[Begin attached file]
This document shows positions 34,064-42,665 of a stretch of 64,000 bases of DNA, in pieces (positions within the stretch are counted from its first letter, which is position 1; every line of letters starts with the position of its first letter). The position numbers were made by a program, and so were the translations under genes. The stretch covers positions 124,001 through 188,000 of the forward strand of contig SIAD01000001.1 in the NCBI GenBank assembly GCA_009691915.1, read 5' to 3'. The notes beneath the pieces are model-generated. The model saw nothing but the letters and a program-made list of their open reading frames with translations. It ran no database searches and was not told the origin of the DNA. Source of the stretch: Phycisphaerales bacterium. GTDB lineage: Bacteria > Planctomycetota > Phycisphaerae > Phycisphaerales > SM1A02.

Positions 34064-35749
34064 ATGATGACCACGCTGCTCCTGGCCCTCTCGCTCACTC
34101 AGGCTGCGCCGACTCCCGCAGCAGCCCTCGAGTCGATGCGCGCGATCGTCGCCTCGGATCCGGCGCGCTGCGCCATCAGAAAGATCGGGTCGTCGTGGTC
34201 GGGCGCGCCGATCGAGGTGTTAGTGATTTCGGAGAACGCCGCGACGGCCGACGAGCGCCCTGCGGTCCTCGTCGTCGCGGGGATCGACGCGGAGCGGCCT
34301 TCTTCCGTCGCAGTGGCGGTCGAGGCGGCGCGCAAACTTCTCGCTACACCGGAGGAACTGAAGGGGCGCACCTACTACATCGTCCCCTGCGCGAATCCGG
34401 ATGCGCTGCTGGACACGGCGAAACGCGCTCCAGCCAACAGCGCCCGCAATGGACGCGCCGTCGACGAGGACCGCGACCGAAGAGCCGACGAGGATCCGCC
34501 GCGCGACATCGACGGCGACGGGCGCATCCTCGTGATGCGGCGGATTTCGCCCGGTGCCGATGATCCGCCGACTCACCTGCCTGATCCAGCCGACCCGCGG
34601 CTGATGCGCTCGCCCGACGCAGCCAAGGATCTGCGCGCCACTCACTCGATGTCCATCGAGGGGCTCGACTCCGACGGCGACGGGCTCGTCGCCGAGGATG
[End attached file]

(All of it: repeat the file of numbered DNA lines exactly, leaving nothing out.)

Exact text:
This document shows positions 34,064-42,665 of a stretch of 64,000 bases of DNA, in pieces (positions within the stretch are counted from its first letter, which is position 1; every line of letters starts with the position of its first letter). The position numbers were made by a program, and so were the translations under genes. The stretch covers positions 124,001 through 188,000 of the forward strand of contig SIAD01000001.1 in the NCBI GenBank assembly GCA_009691915.1, read 5' to 3'. The notes beneath the pieces are model-generated. The model saw nothing but the letters and a program-made list of their open reading frames with translations. It ran no database searches and was not told the origin of the DNA. Source of the stretch: Phycisphaerales bacterium. GTDB lineage: Bacteria > Planctomycetota > Phycisphaerae > Phycisphaerales > SM1A02.

Positions 34064-35749
34064 ATGATGACCACGCTGCTCCTGGCCCTCTCGCTCACTC
34101 AGGCTGCGCCGACTCCCGCAGCAGCCCTCGAGTCGATGCGCGCGATCGTCGCCTCGGATCCGGCGCGCTGCGCCATCAGAAAGATCGGGTCGTCGTGGTC
34201 GGGCGCGCCGATCGAGGTGTTAGTGATTTCGGAGAACGCCGCGACGGCCGACGAGCGCCCTGCGGTCCTCGTCGTCGCGGGGATCGACGCGGAGCGGCCT
34301 TCTTCCGTCGCAGTGGCGGTCGAGGCGGCGCGCAAACTTCTCGCTACACCGGAGGAACTGAAGGGGCGCACCTACTACATCGTCCCCTGCGCGAATCCGG
34401 ATGCGCTGCTGGACACGGCGAAACGCGCTCCAGCCAACAGCGCCCGCAATGGACGCGCCGTCGACGAGGACCGCGACCGAAGAGCCGACGAGGATCCGCC
34501 GCGCGACATCGACGGCGACGGGCGCATCCTCGTGATGCGGCGGATTTCGCCCGGTGCCGATGATCCGCCGACTCACCTGCCTGATCCAGCCGACCCGCGG
34601 CTGATGCGCTCGCCCGACGCAGCCAAGGATCTGCGCGCCACTCACTCGATGTCCATCGAGGGGCTCGACTCCGACGGCGACGGGCTCGTCGCCGAGGATG